Playwright: Oscar Wilde
At: Writers Theatre, 325 Tudor Court, Glencoe. Tickets: writerstheatre.org; $35-80. Runs through: Dec. 23
On the evening of Saint Valentine's Day, 1895, the audience at St. James' Theatre in London raucously cheered a new romantic farce by a popular Irish playwright. Yet while Oscar Wilde's The Importance of Being Earnest would go on to be heralded as one of the greatest English plays of all time, Wilde would find himself imprisoned for "gross indecency" only months later, persecuted for his homosexuality and never to write another play.
Yet we may still celebrate the genius of this man today at the Writers Theatre, with a revival of Earnest that feels as fresh, fun, and engaging now as it may have been in its own time. Wilde's wit and command of the English language was so masterful, and the cast's delivery of his lines so clear and crisp, it feels as if the play could have been written today. And the play's underlying criticisms of the trivialities and vanities of Victorian society seem almost frighteningly modern.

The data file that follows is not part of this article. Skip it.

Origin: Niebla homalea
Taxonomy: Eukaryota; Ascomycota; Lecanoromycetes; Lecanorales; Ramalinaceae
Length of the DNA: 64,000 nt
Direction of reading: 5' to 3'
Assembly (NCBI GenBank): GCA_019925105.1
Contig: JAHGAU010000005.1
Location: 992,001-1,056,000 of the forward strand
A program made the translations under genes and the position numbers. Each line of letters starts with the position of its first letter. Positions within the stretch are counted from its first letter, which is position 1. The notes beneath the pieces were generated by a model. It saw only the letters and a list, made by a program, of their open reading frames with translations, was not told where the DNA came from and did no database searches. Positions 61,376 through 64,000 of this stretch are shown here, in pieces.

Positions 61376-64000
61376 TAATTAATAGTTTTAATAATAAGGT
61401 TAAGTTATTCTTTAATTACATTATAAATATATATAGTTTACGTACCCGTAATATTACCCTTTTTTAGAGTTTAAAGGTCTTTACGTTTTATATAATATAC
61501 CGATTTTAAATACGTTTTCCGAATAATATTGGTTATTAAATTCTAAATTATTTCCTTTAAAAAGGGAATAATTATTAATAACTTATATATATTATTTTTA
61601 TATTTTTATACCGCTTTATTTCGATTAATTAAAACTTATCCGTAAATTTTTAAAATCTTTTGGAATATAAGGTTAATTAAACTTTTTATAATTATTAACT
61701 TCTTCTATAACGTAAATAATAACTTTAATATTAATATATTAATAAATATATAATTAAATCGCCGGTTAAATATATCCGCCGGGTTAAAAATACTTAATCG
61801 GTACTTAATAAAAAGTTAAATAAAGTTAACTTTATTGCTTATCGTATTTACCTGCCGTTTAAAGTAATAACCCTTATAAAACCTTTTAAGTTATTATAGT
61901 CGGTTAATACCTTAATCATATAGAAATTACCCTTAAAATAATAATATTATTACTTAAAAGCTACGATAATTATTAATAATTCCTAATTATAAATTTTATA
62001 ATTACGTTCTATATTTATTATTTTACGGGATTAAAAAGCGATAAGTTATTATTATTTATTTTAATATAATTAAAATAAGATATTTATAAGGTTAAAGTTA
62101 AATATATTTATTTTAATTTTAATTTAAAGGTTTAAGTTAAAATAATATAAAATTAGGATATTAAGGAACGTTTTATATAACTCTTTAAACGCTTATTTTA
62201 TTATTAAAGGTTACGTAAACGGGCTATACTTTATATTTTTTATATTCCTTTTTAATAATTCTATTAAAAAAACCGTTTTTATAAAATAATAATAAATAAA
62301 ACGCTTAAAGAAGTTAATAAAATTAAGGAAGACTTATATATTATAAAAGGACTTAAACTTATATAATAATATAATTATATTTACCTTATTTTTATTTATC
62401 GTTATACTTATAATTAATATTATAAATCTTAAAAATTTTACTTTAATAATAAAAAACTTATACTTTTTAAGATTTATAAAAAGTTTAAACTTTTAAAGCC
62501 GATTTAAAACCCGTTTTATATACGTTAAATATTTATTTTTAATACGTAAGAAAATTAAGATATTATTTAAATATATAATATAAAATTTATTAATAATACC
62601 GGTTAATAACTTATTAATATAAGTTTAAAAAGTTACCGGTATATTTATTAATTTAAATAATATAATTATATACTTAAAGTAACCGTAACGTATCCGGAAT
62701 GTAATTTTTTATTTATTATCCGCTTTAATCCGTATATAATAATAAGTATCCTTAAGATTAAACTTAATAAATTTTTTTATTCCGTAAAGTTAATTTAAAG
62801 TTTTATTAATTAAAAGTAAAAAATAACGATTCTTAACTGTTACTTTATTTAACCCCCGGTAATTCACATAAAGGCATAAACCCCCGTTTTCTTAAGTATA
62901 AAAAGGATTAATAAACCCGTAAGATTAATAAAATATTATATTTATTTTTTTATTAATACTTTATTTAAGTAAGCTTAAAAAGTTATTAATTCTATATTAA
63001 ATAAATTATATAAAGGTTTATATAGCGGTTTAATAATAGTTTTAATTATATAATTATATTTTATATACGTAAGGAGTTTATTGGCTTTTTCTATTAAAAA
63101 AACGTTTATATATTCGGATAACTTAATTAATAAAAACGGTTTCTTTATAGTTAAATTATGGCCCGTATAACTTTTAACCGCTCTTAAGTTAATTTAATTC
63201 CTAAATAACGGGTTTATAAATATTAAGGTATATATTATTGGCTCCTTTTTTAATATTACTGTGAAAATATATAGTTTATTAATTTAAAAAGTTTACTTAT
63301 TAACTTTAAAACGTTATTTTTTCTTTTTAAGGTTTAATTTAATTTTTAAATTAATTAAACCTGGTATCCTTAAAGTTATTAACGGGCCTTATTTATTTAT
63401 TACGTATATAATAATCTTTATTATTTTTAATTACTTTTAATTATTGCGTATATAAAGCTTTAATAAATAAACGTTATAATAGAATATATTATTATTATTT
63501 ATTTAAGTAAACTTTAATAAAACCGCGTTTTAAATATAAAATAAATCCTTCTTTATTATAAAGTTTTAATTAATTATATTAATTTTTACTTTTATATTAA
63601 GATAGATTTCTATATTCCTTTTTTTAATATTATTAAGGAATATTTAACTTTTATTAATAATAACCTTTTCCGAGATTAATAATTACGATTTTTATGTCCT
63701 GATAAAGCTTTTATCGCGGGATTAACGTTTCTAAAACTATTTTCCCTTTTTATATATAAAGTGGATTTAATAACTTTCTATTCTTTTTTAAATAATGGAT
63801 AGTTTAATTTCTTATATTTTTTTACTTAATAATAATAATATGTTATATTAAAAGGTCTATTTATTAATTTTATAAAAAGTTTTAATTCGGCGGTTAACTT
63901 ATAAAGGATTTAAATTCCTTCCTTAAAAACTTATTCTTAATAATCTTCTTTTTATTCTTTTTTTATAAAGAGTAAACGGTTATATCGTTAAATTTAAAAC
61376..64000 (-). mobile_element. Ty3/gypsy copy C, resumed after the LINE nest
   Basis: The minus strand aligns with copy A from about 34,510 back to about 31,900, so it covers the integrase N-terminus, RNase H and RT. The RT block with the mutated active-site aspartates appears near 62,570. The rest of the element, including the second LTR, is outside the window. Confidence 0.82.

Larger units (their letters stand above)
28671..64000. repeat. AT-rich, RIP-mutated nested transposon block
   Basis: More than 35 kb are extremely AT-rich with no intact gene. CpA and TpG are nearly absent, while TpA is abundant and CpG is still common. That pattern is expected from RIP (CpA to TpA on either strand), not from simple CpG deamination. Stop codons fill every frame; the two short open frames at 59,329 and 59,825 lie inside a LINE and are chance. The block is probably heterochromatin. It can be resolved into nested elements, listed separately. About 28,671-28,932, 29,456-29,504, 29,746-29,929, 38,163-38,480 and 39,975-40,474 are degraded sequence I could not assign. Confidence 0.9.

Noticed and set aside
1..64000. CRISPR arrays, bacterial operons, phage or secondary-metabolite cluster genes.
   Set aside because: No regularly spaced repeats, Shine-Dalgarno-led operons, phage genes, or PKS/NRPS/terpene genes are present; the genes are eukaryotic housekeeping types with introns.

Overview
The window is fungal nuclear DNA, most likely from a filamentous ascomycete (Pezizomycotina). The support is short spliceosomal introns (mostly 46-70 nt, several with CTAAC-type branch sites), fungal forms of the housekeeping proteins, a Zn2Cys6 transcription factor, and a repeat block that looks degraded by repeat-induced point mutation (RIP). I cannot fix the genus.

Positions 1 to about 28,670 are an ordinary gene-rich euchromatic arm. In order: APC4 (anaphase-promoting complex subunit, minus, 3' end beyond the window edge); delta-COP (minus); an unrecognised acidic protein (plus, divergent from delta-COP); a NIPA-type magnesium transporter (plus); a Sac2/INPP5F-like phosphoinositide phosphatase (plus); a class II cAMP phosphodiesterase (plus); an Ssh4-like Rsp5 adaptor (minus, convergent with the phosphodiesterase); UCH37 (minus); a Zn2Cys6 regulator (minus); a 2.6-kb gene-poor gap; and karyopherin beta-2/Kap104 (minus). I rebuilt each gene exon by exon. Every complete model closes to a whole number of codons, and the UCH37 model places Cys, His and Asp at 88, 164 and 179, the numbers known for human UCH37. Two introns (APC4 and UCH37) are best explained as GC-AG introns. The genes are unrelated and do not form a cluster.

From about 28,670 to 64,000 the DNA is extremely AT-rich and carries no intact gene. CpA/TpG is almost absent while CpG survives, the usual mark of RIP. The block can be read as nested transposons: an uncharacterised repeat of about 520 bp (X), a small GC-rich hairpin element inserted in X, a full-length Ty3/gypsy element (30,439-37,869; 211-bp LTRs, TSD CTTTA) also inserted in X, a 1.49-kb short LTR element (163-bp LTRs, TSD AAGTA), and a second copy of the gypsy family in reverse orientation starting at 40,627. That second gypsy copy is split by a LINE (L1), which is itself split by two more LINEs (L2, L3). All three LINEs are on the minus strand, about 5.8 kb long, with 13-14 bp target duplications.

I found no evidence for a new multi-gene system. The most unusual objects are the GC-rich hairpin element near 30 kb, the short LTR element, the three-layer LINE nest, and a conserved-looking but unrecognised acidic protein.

The performance spaceWriters Theatre's must-see new facility that opened in February 2016is itself worth the visit. And perhaps the most shining stars in this revival are scene designer Collette Pollard and costume designer Mara Blumenfeld. Both with unparalleled skill have created a visual Victorian fantasy in soft sorbet colors and cascading white marble, populated by elegant characters in a pleasing array of patterns that enhance and invigorate the play.
This comedy is a farcical tale of frenemies bumbling toward love. Two young society men, Jack and Algy, played by Alex Goodrich and Steve Haggard, both create false personae, lie and ensnare each other in predicaments, seemingly out to destroy each other while remaining friends. And their romantic counterparts, Gwendolen and Cecily ( Jennifer Latimore and Rebecca Hurd ), prove equal parts affectionate and adversarial. Yet the greatest obstacle for all is the formidable Lady Bracknell, craftily played by Shannon Cochran. Perhaps the only true love of the play is that between the minor characters, Rev. Canon Chasuble and the dowdy Miss Prism, played sweetly by Aaron Todd Douglass and Anita Chandwaney, respectively.
This production is expertly done. Yet, while the actors show great rapport with each other and a clear understanding of Wilde's words, my chief criticism is that they still came across throughout the play as actors to me rather than the characters themselves. The present production is filled with laugh-out-loud moments, to be sure. But I was left wondering how much funnier and crazier this whole farce could become if I'd actually believed that these characters, in all their foolish machinations, were being truly … earnest.